The Cardinals have been the gold standard for the National League in the past 20 years, placing themselves in 10 league championship series and four World Series. But, now as we begin the ’20s, we look back and see that very little team-wise has happened in a ‘0’ year, which either starts the decade or ends it, depending on your perspective.
Yet, there were Hall of Famers galore.
In the past two centuries, the Cardinals have won the National League pennant in 1930 but lost the World Series in six games to the Philadelphia Athletics. And they won their division in 2000 and took a playoff round from Atlanta before losing in the National League championship series in five games to the New York Mets.
But they really haven’t come close to contending in any of the other years ending in ‘0,’ beginning with the dreadful 20th century opener of 1900 when they were 63-90 and finished 40½ games out of first place. One of the highlights that year was that Dan McGann was hit by more pitches (24) than times he struck out (20).
The Cardinals were 19 games out of first place in the National League in 1910, 18 out in 1920 and 16 in arrears in 1940. But the 1910 club had a Hall of Famer in infielder Miller Huggins, who later managed the great New York Yankees teams. In 1910, Huggins walked 116 times and fanned just 40 times, which is a direct opposite of most players today.
And both the 1920 and 1940 clubs had Hall of Famers, with Rogers Hornsby driving in 94 runs in 1920 and Johnny Mize hitting a league-leading 43 homers in 1940. The 1930 pennant winners had no fewer than six Hall of Famers in “Sunny Jim” Bottomley, Frankie Frisch, Chick Hafey, Jesse “Pop” Haines, Burleigh Grimes and a 20-year-old kid named Jay Hanna “Dizzy” Dean, who pitched one game, a nine-inning complete-game victory.
In 1950, the Cardinals wound up 12½ games out, and in 1960 they were nine games behind Pittsburgh. Each team, though non-champions, had two Hall of Famers. Stan Musial was on both, driving in 109 runs in 1950 and Enos Slaughter 101 that year. In 1960, there was also a 24-year-old pitcher who would gain prominence a little later. Bob Gibson was 3-6 that year.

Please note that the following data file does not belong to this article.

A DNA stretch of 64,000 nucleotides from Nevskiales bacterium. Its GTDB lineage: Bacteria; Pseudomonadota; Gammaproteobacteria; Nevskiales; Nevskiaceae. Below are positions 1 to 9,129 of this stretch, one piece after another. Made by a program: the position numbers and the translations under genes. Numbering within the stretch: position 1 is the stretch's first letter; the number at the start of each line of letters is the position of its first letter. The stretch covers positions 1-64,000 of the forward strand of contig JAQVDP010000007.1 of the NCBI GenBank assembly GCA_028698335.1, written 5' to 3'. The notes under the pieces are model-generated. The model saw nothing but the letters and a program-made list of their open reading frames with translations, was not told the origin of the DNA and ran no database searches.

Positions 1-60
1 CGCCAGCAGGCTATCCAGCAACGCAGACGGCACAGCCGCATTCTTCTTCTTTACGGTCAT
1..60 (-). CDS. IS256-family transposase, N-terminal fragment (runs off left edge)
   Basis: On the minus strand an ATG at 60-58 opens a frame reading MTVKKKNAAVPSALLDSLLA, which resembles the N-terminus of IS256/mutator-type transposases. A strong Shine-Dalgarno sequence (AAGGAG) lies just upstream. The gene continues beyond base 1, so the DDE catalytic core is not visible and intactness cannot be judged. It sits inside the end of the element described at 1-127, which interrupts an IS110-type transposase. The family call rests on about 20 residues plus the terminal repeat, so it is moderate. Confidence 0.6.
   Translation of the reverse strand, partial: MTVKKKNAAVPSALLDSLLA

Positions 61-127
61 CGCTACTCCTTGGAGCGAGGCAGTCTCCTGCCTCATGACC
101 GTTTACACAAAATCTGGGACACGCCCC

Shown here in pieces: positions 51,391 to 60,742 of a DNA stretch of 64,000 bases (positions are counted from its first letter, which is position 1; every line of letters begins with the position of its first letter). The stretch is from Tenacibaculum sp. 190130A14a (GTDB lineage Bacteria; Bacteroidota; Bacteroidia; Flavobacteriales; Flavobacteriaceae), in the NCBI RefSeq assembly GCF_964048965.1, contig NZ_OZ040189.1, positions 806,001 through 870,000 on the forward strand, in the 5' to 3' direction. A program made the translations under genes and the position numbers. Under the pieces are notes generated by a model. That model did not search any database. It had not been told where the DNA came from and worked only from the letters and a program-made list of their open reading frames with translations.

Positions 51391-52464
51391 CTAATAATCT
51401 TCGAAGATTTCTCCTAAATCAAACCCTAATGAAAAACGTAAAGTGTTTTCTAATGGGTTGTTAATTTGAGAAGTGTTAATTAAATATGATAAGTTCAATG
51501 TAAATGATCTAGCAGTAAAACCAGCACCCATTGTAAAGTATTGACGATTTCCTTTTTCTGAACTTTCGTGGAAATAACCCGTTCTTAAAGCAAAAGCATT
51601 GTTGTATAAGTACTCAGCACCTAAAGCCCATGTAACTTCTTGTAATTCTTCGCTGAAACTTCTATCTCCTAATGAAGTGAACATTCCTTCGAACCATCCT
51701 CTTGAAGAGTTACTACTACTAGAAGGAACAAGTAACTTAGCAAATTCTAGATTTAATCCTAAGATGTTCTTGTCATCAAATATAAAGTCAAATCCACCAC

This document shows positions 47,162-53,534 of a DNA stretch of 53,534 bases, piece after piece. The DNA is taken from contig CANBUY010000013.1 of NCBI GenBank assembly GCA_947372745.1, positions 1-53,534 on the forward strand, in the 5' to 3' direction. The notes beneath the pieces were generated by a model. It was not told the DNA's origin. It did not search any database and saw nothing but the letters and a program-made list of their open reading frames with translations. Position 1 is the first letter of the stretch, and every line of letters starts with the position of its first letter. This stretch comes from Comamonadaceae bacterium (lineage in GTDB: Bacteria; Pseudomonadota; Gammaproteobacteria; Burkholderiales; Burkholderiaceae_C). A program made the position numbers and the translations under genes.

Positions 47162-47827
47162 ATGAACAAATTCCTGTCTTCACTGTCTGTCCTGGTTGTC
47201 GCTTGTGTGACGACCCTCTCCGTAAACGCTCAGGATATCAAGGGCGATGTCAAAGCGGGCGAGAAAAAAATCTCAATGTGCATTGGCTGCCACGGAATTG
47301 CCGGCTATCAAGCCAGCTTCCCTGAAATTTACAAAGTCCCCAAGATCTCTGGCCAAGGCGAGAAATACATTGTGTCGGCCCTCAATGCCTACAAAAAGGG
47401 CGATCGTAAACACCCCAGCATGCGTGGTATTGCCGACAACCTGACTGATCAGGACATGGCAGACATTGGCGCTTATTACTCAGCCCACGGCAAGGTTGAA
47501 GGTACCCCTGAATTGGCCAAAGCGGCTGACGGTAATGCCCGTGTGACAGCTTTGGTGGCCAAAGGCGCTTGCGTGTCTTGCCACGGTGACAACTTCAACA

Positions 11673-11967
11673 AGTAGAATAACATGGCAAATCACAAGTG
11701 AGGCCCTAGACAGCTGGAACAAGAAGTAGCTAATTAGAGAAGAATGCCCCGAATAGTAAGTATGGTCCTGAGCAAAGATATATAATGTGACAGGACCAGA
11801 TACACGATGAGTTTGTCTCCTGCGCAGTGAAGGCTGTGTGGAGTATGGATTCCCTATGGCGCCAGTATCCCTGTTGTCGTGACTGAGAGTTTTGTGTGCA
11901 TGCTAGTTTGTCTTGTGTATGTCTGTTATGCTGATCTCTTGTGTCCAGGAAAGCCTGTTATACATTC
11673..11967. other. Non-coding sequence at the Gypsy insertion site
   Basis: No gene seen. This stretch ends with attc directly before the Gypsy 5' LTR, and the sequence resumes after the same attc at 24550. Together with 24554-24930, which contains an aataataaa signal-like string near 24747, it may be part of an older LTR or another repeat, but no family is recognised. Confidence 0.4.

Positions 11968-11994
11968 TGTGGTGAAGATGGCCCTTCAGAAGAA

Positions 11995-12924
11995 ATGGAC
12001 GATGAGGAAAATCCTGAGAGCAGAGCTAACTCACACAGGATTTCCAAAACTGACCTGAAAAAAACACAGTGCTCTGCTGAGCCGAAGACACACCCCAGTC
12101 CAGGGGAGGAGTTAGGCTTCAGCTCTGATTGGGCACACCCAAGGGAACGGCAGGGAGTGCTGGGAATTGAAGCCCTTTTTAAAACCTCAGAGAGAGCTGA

The 1970 club was a fourth-place team in its division, finishing 13 games behind, despite having a stunning five future Hall of Famers in Gibson, Joe Torre, Ted Simmons, Lou Brock and Steve Carlton. And the Cardinals were 17 out in 1980 when Whitey Herzog took over for Ken Boyer, then stepped down to become general manager and then hired himself back as manager after the season. Simmons wound up his Cardinals career on this club, and Herzog would become a Hall of Famer, too.
Herzog’s run lasted a decade and, though there was considerable success in the middle, the 1990 club limped home at 70-92 and in last place in the National League East Division, 25 games behind. By early July, Herzog had seen enough of his team, which was set to lose several players to free agency, and called it quits, never to manage again. Hall of Famer Ozzie Smith couldn’t help much, nor could Hall of Fame reliever Lee Smith, who had 27 saves.
The 2000 division title team and the 2010 team both were skippered by Hall of Famer Tony La Russa, and the latter team had two potential Hall of Famers in Albert Pujols and Yadier Molina. The 2010 team finished 86-76 and only five games out of the division lead, but the horse was out of the barn by the time the Cardinals started their surge in which they won seven of their last eight games to cut a 6½ deficit to five.
If you want to know the best years for Cardinals team, take the number ‘4.’ The Cardinals have been in the postseason five times in seasons ending in ‘4.’ They won the 1934, 1944 and 1964 World Series, lost the 2004 World Series and lost the National League Championship Series in 2014.
Those teams combined for 23 postseason wins, compared to five totaled for the 1930 and 2000 clubs, the only ‘0’ teams that played in the postseason.